How Trump turned defeats into triumph with '06 tax-deductible land gift on Putnam hilltop
President Donald J. Trump’s failures to create golf courses in the Lower Hudson Valley were manifold in the 2000s.
Proposals at French Hill in Yorktown, Indian Hill in Putnam Valley, and Seven Springs in North Castle were all defeated at the hands of citizen activists, unwavering town officials and unforgiving landscapes that proved impractical for the creation of environmentally sensitive playgrounds for the region’s duffers.
But Trump, who hates to lose, turned those decisive defeats into financial triumphs by either donating his undeveloped land to the state of New York, or, in one case, giving away the development rights to a land trust.
These donations were part of a financial strategy, under audit for years by the Internal Revenue Service, which allowed Trump to pay no federal income taxes during 10 of the 15 years between 2001 and 2016, according to a recent New York Times investigation.
He paid just $750 in 2016 and 2017, the report found.
Donald J. Trump State Park
Trump, who set up limited liability corporations to build the courses, took tax deductions by donating the land at French Hill in Yorktown and Indian Hill in Putnam Valley to New York state to create Donald J. Trump State Park. He also donated a conservation easement to the North American Land Trust at Seven Springs.
While much attention has focused this fall on the $21 million conservation easement at Seven Springs, it’s also instructive to take a new look at the donation of 436 acres to New York state for land he valued at $26.1 million, according to Trump campaign documents given to the Washington Post by the Associated Press.
The donation was made in 2006, when Trump's hit TV reality show, "The Apprentice," provided a huge spike in his income, the Times reported. The Times investigation found that Trump paid $57 million in income taxes in 2005 and 2006.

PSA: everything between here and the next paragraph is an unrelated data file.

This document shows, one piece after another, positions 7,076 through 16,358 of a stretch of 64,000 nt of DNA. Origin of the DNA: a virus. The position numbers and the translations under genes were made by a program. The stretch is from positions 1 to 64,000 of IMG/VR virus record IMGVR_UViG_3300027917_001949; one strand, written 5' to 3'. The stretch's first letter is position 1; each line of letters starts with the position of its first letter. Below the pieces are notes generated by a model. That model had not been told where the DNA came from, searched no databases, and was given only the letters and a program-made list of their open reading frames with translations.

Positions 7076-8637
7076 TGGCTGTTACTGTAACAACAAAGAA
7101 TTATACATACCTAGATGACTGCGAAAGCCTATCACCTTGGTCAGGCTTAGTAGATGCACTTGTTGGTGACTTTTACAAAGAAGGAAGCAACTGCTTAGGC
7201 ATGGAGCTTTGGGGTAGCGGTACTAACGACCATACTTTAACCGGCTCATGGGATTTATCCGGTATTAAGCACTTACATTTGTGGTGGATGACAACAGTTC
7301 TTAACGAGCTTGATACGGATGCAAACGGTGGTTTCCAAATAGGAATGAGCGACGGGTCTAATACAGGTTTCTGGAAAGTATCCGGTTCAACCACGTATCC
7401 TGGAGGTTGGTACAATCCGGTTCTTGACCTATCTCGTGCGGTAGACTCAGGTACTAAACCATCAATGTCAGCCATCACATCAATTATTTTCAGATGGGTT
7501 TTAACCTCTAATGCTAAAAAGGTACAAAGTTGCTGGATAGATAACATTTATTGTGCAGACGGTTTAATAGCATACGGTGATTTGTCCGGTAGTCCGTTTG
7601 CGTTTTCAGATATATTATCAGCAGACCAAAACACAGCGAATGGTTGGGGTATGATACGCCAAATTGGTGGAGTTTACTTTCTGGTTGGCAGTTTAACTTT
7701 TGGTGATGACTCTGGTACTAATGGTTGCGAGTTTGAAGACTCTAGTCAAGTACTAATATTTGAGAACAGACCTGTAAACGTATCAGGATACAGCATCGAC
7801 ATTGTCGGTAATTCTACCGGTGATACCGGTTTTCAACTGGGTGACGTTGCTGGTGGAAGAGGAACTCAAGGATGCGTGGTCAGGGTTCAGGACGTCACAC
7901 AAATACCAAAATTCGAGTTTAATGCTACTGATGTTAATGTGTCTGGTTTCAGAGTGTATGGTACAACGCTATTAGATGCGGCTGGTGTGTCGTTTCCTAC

His land donation to New York in 2006 to create Donald J. Trump State Park helped cut his tax bill.
Trump bought the undeveloped land for $2.7 million between 1998 and 2000, which included $250,000 for 56 acres from New York state along the Taconic State Parkway in Putnam Valley, according land records. That came to about $6,200 an acre for the 436-acre parcels.
The French Hill property included about 20 acres of wetlands, which drained into the New York City watershed, putting major constraints on development. So did the future golf course's lack of a water source for irrigation.
The value of Trump’s donation was almost ten times higher than its purchase price —about $60,000 an acre on undeveloped land where he failed to win approval to build. For someone in Trump’s top tax bracket, a deduction of $26 million could bring him tax savings of as much as $13 million — four times what he paid for the land.
What ended up in Trump’s tax returns is still unknown, as Trump has declined to release them, unlike every U.S. president since the late 1960s, with the exception of President Gerald Ford. But filers who claim deductions for land donations must include an appraisal substantiating their claim.